engaged in conduct or an act or omission relevant to the practice of medicine that, having regard 
to all of the circumstances, would reasonably be regarded by members as disgraceful, 
dishonourable or unprofessional contrary to section 1(1)33 of O.Reg. 856/93 made under the 
Medicine Act, 1991. 


Dr. Siddhartha Mukherjee (“Dr. Mukherjee”) was sentenced to a conditional discharge and 12 
months’ probation. Dr. Mukherjee fulfilled all the terms of the conditional discharge, which 
included: complying with a safety plan as set out by the Hospital; making a $1,000 charitable 
donation to the Bernadette McCann House; and completing a 12-session counseling and 
rehabilitation program for resolving conflict in non-abusive ways (“Living Without Violence”). 

Dr. Mukherjee’s privileges at the Hospital have never been limited or restricted. Dr. Mukherjee 
voluntarily entered into an agreement with the Hospital to ensure that he did not encounter Ms. B 
in the workplace (“safety plan”). Dr. Mukherjee was required to comply with the safety plan as 
part of his bail conditions and subsequently as part of his probation. The agreement also required 
him to reflect on what had occurred by engaging in psychotherapy sessions (including cognitive 
behavioural therapy) for a period of time to be determined by the therapist, and to work with a 
workplace mentor. Dr. Mukherjee has complied with all of these obligations to the full 
satisfaction of the hospital. Ms. B no longer works at the hospital. 

Dr. Mukherjee has undergone therapy and remediation, including: 
      -  Successful completion of the Partner Assault Response Program aka Living Without 
      -  Successful completion of the Understanding Boundaries course, at his own expense, 
         at the Schulich School of Medicine & Dentistry in London, Ontario. 
      -  Assessment by forensic psychiatrist as required by the hospital, as well as completion 
         of psychotherapy sessions (twelve hours, including cognitive behavioural therapy), at 
         his own expense, with psychotherapist Michele Riopelle. Ms. Riopelle’s opinion 
         included that Dr. Mukherjee was fully engaged in receiving psychotherapy and 
         gained understanding, insight and self-awareness throughout the therapeutic process. 
         According to Ms. Riopelle: 
            -  “…I believe Dr. Mukherjee, found himself in a position, based on 
               vulnerability in his home life, that escalated beyond what he could have 
               foreseen given his experience, knowledge, information, and vulnerabilities at 
               that time.” 
            -  Working with a workplace mentor at the Hospital on a monthly basis to 
               discuss and review his conduct and interpersonal performance in the 
               workplace, as required by his agreement with the hospital.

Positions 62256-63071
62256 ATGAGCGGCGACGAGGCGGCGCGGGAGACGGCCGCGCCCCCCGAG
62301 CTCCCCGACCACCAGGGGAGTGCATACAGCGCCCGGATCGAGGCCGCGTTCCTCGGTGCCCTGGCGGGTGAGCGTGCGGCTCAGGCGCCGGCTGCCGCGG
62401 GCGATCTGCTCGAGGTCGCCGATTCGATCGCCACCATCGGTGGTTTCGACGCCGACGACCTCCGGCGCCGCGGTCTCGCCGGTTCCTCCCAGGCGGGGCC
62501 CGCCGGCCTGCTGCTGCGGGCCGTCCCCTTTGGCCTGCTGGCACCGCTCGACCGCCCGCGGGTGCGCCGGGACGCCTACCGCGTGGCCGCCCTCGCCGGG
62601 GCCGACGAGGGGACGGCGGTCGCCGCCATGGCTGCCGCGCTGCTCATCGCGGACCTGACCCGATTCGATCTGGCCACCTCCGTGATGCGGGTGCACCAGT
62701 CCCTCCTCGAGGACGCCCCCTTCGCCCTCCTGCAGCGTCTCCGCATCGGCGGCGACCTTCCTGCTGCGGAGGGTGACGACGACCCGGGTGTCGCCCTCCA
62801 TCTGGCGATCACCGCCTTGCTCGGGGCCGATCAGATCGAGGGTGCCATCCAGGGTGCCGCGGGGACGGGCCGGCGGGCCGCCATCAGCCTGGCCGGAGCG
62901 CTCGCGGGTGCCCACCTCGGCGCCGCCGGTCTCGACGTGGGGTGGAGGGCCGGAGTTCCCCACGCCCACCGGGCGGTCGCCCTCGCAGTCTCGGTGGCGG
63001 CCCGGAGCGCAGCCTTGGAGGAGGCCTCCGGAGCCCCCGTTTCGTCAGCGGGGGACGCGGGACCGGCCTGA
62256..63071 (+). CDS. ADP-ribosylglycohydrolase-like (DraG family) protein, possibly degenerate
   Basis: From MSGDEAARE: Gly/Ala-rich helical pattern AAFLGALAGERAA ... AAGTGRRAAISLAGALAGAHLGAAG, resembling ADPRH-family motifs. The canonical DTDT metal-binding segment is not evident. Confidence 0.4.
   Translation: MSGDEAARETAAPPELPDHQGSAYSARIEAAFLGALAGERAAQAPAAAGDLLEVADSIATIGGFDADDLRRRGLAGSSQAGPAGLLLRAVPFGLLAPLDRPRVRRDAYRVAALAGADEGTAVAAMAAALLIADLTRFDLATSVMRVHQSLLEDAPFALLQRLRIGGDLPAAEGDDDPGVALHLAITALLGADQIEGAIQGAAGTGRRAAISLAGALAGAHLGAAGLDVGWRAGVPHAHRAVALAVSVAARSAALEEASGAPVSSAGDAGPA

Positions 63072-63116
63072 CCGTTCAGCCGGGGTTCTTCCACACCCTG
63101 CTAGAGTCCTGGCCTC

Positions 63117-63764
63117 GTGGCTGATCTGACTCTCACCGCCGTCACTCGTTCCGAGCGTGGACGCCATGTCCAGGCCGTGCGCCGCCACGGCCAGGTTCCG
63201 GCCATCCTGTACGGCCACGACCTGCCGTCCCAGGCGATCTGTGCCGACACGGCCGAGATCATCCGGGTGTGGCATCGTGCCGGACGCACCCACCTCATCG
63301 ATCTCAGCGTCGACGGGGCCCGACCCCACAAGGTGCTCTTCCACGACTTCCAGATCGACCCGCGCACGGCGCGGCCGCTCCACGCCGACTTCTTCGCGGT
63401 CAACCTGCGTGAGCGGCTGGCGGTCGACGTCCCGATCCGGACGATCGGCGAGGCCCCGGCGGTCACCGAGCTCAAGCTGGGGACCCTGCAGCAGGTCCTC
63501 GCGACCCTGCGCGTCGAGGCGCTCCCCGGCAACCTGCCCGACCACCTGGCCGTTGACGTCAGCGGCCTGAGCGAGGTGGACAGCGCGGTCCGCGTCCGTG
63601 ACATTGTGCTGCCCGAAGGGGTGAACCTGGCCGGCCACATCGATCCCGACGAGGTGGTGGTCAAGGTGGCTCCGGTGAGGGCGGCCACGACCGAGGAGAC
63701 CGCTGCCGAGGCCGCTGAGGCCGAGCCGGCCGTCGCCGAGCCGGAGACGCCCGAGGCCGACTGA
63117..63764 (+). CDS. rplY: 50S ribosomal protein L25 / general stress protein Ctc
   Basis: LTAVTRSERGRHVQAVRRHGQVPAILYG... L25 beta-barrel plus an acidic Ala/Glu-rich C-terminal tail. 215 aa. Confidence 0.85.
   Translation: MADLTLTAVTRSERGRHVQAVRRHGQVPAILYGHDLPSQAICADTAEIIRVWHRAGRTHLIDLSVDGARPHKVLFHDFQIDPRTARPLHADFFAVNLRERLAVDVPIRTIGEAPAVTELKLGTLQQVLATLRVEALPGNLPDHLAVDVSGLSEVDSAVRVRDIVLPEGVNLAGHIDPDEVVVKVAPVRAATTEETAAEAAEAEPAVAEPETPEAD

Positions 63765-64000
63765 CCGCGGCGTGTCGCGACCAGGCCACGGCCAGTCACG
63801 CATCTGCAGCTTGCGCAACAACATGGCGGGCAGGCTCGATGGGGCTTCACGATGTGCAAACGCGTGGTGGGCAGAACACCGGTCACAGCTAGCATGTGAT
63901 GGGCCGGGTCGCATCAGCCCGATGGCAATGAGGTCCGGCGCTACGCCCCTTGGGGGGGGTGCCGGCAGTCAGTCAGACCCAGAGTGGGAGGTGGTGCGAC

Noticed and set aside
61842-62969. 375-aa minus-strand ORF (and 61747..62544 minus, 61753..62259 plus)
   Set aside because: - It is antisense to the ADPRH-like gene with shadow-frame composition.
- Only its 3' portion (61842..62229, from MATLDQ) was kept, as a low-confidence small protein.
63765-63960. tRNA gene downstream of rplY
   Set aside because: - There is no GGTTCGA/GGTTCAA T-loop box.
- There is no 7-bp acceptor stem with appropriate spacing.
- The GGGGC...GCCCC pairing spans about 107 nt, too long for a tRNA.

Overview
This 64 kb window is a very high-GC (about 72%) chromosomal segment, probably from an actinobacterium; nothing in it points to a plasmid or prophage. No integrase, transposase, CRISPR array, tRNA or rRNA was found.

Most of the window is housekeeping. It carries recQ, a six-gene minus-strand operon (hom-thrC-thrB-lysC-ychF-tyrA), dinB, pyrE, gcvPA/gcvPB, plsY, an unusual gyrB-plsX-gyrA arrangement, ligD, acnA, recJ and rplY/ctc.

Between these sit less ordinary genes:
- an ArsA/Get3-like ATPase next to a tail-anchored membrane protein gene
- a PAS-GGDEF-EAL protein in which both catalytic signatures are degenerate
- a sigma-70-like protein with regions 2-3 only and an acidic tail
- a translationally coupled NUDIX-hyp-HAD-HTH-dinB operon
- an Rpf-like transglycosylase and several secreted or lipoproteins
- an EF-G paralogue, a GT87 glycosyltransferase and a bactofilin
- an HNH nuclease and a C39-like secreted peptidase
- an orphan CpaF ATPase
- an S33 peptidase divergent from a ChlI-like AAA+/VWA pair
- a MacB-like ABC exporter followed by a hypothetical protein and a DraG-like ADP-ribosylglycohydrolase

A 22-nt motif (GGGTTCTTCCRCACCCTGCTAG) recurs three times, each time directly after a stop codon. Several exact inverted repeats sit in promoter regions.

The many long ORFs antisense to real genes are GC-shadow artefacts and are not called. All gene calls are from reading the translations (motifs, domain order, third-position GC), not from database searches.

Dr. Mukherjee’s probation ended on February 23, 2016. Since then, Dr. Mukherjee has had no 
further criminal charges and/or convictions.  

Dr. Mukherjee cooperated with the College’s investigation. He has had no previous findings 
before the Discipline Committee. 


The Discipline Committee ordered that: 
   -  Dr. Mukherjee attend before the panel to be reprimanded. 
   -  The Registrar suspend Dr. Mukherjee’s certificate of registration for a period of six (6) 
      months, commencing immediately, and that Dr. Mukherjee comply with College Policy 
      #2-07 “Practice Management Considerations for Physicians Who Cease to Practise, Take 
      an Extended Leave of Absence or Close their Practice Due to Relocation”. 
   -  The Registrar place the following terms, conditions and limitations on Dr. Mukherjee’s 
      certificate of registration: 
            (a)  Dr. Mukherjee will, at his own expense, participate in and successfully 
            complete comprehensive and intensive instruction in anger management approved 
            by the College, no later than twelve (12) months from the date of  this Order. 

   -  Dr. Mukherjee pay costs to the College in the amount of $6,000.00 within 30 days of the 
      date of the order. 
Dr. Mukherjee waived his right to an appeal under subsection 70(1) of the Code and the 
Committee administered a public reprimand.

Decision: Download Full Decision (PDF)
Hearing Date(s): March 4, 2019 hearing start time 1:00 p.m.


Source: FSMB (USA)
Notice Type Discipline Findings in Other Jurisdictions
Active Date: April 18, 2020
Summary: The following non-Ontario disciplinary findings were made against this member, as known to the College, together with the corresponding information: On March 18, 2020, the UK Medical Practitioners Tribunal found that Dr. Mukherjee’s fitness to practise was impaired by his conduct, namely having failed to disclose to the General Medical Council the findings of guilt of criminal offences in Canada without delay, and by the CPSO Discipline Committee’s finding of professional misconduct against Dr. Mukherjee. The Tribunal ordered that Dr. Mukherjee’s registration be suspended for a period of 4 months. The College was notified of this finding by a report dated June 1, 2020.